A number of samples were progressively sanded to higher and higher grits and their chatoyance was measured at each step. The results are summarized in table below:
The same data are shown in chart below:
The chart clearly shows a sharp increase in chatoyance when going from 800-grit to 2500-grit for all the 10 species. More details about the Black Walnut samples can be found at the bottom of the page.
Pictures below show some comparison between the 800-grit and the 2500-grit steps:
This set of tests started with an Iroko wood sample which was sanded to 7 different grits, and its chatoyance was measured at each step.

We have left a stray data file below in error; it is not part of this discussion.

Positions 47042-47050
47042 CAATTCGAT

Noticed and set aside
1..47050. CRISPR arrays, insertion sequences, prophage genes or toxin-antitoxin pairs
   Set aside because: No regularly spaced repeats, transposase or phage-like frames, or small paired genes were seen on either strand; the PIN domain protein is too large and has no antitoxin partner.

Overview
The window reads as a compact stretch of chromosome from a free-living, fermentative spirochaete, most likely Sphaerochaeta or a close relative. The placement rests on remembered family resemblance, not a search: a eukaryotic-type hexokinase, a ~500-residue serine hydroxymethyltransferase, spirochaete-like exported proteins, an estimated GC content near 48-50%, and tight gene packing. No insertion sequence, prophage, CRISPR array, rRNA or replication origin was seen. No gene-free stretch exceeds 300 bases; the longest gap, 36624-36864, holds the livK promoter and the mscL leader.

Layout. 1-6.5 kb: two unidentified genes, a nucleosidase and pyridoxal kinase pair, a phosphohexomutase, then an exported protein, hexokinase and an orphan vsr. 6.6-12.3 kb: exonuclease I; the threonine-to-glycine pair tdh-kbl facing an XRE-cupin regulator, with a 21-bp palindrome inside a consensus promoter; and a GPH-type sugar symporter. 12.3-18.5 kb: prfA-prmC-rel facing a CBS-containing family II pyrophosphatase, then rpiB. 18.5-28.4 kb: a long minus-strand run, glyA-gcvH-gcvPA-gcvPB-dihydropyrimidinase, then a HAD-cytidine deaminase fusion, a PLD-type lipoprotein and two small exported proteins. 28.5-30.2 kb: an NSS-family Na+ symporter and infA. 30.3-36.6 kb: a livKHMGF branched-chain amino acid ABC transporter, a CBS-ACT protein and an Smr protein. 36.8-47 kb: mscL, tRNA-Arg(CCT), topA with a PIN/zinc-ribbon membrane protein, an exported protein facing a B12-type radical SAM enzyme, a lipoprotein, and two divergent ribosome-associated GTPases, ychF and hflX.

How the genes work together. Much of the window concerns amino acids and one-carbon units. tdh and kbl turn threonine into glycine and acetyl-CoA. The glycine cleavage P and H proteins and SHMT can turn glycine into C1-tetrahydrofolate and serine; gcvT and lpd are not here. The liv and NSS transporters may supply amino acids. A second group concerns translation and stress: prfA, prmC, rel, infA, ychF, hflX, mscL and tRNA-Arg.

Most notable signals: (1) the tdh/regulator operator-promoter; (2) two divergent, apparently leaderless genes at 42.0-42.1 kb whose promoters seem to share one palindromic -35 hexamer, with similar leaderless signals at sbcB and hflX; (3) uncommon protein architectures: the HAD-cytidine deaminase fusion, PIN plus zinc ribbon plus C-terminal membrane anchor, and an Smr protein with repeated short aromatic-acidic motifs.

Interestingly, chatoyance did not always increase with grit.
The black walnut sample was actually a pair of samples which were then cut and bookmatched to compare the effects of progressive sanding and then finishing.
Sample 1 was subjected to 14 sanding steps (from 80-grit to 10’000 grit) and its chatoyance was measured at each step. Sample 2 was sanded up to 240-grit where its chatoyance was measured. Then they were finished with blonde dewaxed “medium” shellac (2 parts in 13 parts of Alcohol).
Interestingly, chatoyance seems to continuously increase with grit, and even at 10’000 it does not appear to have reached an asymptote. In addition, chatoyance after finishing appears significantly higher on the fine-sanded sample.
Table and chart below summarize the results: